Thursday, May 31, 2012

Knitting All Over Shreveport

Knitting All Over Shreveport (and surrounding areas)

Our knitting group has grown by leaps and bounds and spread out. We are now knitting at 3 libraries and we are not the only knitting group in town.

Shreveport Chicks with Sticks started out at the Hamilton/South Caddo Library branch of the Shreve Memorial Library system several years ago. We used to just meet on the 2nd Thursday of the month after work.  A couple of years ago we also started meeting on the 2nd Wednesday of the month, also.  Some knitters could only meet on one day or the other. Some lucky knitters could meet on both days. Hooray for me.

Eventually we realized that our once a month knitting fix wasn’t enough.  Last year, Peggy, our original facilitator suggested meeting on Saturday mornings at the Pines Road branch of the Shreve Memorial Library.  We start around 11:30am and go until at least 1pm. 

The thing about the Shreve Memorial library system is that a lot of branches have meeting rooms and they are free. You only have to sign up ahead of time.  Then you won’t get shushed as much because you can close the door.  Sorry, did you think knitting/crocheting is a quiet affair?  NOT !!  We are a very enthusiastic group and really get into our techniques and um, projects.   We are also making Christmas decorations for the Hamilton/South Caddo branch whose staff has been so gracious to us over the years. We really appreciate all of them.

Another expansion of our group has begun at the North Caddo Vivian branch of the library on the 4th Tuesday of the month.

Dates, places and times are on our blog:

which hasn’t been updated as much lately since are meeting almost daily on facebook

We are also on Ravelry.  If you are a knitter/crocheter/spinner or other fiber artist or wannabe come and check us out at any of those places.  We are a fun group ready and willing to share what we know and it doesn’t cost a thing to join us.  Well, that’s not exactly true. Once you get hooked on knitting or crocheting you will be looking for inexpensive ways to expand your stash and buy better needles.

For the past couple of years we have made doll blankets for a Christmas charity project for underprivileged kids.  Last year we also started an Honoring Our Seniors project which meant picking a local nursing home and making lapghans (lap blankets) for all the senior citizens.  This year we have picked another local nursing home and hope to have lapghans made for all the seniors residing there before Christmas.  Our group also makes scarves for the homeless and chemo caps.  A few members do charity knitting for other groups. We also take yarn donations for the charity knitting we do.  It takes a lot of yarn to make 100 lapghans. So, grab a ball of yarn and a crochet hook or knitting needles and come join us. We have fun!

Thursday, December 11, 2008

It's a Matter of Semantics

It's a matter of semantics.

I was out of cracked corn. Did I tell you I have birds in my yard? I have all different kinds of birds in my yard. I don't even know what half of them are. Well, I know the colorful ones, the unusual ones and the exotic ones. But there are so many warblers which don't even come to the feeders and then there are the sparrows. When I was little I used to feed the sparrows much to the chagrin of the neighbors who thought only the colorful songbirds were worth feeding. My grandmother always said the sparrows had to eat, too. So they always got the breadcrumbs and they peeped their thank-yous.
Now that I have at least 7 bird feeders out at any given time I find out that there are all different types of sparrows and they are hard to tell apart. They say a lot more than peep.

Anyway, I was out of cracked corn which my husband usually picks up but he has been too busy. Right now we are also feeding the ducks. We live on the edge of a lake. Well, we like to call it a lake but we are actually on the edge of what looks like a mysterious Louisiana swamp or bayou. There are actually are two bayous that feed into the north side of the lake up here – a part of the lake called Mallard Bay. There are all sorts of exotic birds that come into our yard. I soon discovered that one feeder was not enough. In the summer I have a lot of hummingbird feeders and oriole feeders around but in the winter I worry about them freezing and since there aren't many hummers around during the winter I change them out of for tube type feeders.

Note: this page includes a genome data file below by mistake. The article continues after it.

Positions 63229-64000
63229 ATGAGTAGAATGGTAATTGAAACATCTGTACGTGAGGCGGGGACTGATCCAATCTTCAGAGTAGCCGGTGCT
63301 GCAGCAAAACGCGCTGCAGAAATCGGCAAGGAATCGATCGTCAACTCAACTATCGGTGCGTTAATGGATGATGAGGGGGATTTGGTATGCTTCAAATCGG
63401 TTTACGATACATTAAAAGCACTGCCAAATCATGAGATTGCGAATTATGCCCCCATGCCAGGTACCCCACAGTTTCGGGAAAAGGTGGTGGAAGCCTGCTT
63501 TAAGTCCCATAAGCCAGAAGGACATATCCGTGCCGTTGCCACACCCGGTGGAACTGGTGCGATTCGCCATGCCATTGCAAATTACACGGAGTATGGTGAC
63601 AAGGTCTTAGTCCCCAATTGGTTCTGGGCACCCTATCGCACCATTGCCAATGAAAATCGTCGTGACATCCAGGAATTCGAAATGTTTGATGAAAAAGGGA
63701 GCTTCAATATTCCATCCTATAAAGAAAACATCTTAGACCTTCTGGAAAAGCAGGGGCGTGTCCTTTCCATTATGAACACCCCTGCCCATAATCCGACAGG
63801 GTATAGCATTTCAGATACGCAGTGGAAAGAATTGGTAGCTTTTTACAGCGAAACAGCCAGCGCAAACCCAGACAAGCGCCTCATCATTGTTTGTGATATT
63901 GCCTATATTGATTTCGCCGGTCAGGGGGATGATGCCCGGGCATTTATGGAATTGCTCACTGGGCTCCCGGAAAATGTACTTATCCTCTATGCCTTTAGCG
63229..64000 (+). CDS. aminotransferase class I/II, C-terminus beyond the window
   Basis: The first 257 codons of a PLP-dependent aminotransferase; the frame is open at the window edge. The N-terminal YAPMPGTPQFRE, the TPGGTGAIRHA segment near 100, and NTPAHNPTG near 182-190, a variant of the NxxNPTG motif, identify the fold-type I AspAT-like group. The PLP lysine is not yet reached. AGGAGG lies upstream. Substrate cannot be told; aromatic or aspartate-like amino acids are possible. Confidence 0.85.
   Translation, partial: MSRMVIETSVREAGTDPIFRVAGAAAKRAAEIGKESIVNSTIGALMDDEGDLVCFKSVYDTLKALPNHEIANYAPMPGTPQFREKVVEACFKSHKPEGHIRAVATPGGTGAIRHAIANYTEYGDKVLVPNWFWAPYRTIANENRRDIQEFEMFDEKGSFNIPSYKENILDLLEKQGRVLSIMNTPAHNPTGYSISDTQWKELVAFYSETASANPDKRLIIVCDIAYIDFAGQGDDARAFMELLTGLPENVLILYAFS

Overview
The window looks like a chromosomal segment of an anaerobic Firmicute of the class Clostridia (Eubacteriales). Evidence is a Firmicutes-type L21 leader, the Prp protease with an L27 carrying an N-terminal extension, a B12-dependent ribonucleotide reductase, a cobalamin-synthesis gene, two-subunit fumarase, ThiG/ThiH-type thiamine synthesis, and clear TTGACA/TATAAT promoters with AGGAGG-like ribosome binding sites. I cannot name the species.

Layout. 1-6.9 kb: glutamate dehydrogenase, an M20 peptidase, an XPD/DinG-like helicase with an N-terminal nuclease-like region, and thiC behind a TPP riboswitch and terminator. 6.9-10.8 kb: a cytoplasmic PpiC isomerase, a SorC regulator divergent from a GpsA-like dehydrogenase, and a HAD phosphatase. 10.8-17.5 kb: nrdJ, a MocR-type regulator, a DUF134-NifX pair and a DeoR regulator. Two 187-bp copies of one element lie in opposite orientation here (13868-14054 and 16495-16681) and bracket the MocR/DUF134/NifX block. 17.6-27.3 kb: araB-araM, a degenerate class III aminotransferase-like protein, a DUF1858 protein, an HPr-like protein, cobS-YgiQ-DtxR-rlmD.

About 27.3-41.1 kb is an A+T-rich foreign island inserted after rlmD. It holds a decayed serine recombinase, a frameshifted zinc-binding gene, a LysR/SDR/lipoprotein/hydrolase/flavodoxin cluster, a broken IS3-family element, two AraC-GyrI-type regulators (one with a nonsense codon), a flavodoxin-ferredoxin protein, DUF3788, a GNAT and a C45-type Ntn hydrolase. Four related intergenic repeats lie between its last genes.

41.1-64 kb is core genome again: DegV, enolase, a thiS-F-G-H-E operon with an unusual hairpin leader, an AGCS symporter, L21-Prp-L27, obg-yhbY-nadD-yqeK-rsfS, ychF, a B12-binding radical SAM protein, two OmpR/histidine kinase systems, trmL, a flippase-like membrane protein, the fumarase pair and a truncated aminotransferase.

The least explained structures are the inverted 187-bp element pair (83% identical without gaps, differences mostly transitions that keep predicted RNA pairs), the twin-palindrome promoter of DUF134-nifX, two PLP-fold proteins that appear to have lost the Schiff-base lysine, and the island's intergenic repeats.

I went to the feed store to ask for cracked corn. How hard can that be. The man behind the counter said he wasn't sure they sold cracked corn. Hmmm – this is where my husband gets it. The lady behind the counter said “she wants chops.” I do? So I paid for 200 lbs of chops. I went around back to have it loaded into my car. I told the fellow back there that I wanted cracked corn. He didn't seem to know what that was. I explained to 2 or 3 of the fellows back there that I wanted chopped up corn for feeding ducks. One of the said we have steel cut corn. Ok, that sounded like the right thing. Another of the fellows said she wants chops. I told him I paid for chops so I guess that is what I wanted. They loaded 200 lbs of chops into the car and I left hoping I didn't have 200 lbs of ground corn meal because that would make a big mess and would the birds eat it anyway? I got home and started to unload the 4 bags and what do I see on the tag at the bottom of the bag? Yep – cracked corn. Agggh!!!

Guess I'll scoop up a couple of gallons of it and go put it down by my dock – oops, I mean pier. That's what they call it in the south.

Saturday, October 11, 2008

Pioneer Day at LSUS

I will be out at LSUS today for Pioneer Heritage Day. I will be spinning on my spinning wheel and probably a spindle. There will be quite a few local artisans from the area demonstrating living history. There are expected to be spinners, quilters, weavers, woodcarvers, blacksmithing and people demonstrating what it was like 100 - 200 years ago in the area. In previous years the cannon was even shot off hourly. I expect that will be the same. It should be a fun day for children and adults alike. It is located on the edge of LSUS campus where there are several historic buildings that have been moved from other sites around the state. It will be from 10 am until 4pm.

Tuesday, October 07, 2008

Baby Doll Blankets